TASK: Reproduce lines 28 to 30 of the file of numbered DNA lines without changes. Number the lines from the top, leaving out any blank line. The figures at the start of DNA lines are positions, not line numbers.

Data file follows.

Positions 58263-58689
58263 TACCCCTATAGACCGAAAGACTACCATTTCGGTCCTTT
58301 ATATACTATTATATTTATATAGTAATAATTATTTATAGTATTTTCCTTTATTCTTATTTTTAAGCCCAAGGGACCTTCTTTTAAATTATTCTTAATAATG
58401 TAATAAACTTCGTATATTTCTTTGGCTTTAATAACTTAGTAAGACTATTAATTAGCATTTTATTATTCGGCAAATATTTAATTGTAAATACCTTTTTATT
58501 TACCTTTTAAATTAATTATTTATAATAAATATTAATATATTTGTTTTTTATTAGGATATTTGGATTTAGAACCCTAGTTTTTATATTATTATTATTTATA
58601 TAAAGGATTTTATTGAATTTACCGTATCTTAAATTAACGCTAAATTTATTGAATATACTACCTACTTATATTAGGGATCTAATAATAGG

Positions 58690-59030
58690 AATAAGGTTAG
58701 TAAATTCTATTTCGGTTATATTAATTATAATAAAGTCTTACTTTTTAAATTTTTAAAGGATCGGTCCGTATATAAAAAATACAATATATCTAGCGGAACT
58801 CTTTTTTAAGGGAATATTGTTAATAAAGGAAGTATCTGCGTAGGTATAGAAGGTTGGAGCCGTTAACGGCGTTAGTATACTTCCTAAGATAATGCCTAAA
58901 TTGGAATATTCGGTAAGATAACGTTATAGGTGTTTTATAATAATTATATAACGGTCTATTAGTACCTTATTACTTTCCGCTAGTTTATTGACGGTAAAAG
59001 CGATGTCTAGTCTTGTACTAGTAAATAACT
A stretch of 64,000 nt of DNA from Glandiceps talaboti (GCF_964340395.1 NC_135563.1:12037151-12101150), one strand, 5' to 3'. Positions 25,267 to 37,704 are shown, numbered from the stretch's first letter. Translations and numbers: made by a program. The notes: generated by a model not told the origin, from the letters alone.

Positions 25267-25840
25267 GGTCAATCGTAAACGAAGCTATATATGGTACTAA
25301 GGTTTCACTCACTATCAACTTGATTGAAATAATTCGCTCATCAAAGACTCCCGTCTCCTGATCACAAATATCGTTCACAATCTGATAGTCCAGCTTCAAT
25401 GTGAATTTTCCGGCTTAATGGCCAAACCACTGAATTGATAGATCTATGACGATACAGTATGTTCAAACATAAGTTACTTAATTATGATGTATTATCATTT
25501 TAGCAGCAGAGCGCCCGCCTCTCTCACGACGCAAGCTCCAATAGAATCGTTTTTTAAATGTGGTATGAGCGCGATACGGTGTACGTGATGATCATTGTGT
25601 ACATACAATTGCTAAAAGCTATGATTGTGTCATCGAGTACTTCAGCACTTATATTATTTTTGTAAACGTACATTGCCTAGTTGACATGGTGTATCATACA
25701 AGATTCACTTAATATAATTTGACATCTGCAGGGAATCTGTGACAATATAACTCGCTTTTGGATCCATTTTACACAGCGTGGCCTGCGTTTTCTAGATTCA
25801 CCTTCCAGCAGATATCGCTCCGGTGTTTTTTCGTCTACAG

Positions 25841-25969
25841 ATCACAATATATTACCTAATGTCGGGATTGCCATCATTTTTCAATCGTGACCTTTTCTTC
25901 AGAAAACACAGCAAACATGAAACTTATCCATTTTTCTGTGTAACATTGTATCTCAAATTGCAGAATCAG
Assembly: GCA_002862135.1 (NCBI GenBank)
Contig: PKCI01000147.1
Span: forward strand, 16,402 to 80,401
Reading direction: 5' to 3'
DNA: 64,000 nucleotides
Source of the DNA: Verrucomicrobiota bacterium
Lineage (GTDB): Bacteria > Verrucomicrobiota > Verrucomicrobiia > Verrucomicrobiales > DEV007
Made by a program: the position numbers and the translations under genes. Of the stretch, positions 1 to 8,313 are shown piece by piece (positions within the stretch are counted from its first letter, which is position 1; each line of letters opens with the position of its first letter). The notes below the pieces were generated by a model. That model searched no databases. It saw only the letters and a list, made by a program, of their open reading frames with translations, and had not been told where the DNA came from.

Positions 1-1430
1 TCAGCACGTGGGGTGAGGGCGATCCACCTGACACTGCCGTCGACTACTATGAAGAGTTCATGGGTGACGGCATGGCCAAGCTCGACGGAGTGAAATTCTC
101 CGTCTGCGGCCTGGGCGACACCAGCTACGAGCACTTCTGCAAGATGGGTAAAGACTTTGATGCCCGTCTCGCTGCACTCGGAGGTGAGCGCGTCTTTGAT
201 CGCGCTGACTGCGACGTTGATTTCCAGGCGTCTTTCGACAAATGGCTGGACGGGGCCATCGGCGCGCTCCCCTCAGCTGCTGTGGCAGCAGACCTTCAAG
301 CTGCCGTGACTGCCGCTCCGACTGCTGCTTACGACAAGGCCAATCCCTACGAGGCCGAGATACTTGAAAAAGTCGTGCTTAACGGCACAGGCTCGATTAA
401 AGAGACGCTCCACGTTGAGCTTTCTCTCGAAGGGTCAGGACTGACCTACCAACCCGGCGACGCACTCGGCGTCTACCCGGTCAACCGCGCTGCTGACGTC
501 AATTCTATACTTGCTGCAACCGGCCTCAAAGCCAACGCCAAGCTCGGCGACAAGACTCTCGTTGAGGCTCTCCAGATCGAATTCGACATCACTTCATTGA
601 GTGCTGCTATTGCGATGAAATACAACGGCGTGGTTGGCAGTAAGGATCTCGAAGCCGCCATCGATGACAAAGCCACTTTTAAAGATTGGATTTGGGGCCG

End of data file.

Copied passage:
Reading direction: 5' to 3'
DNA: 64,000 nucleotides
Source of the DNA: Verrucomicrobiota bacterium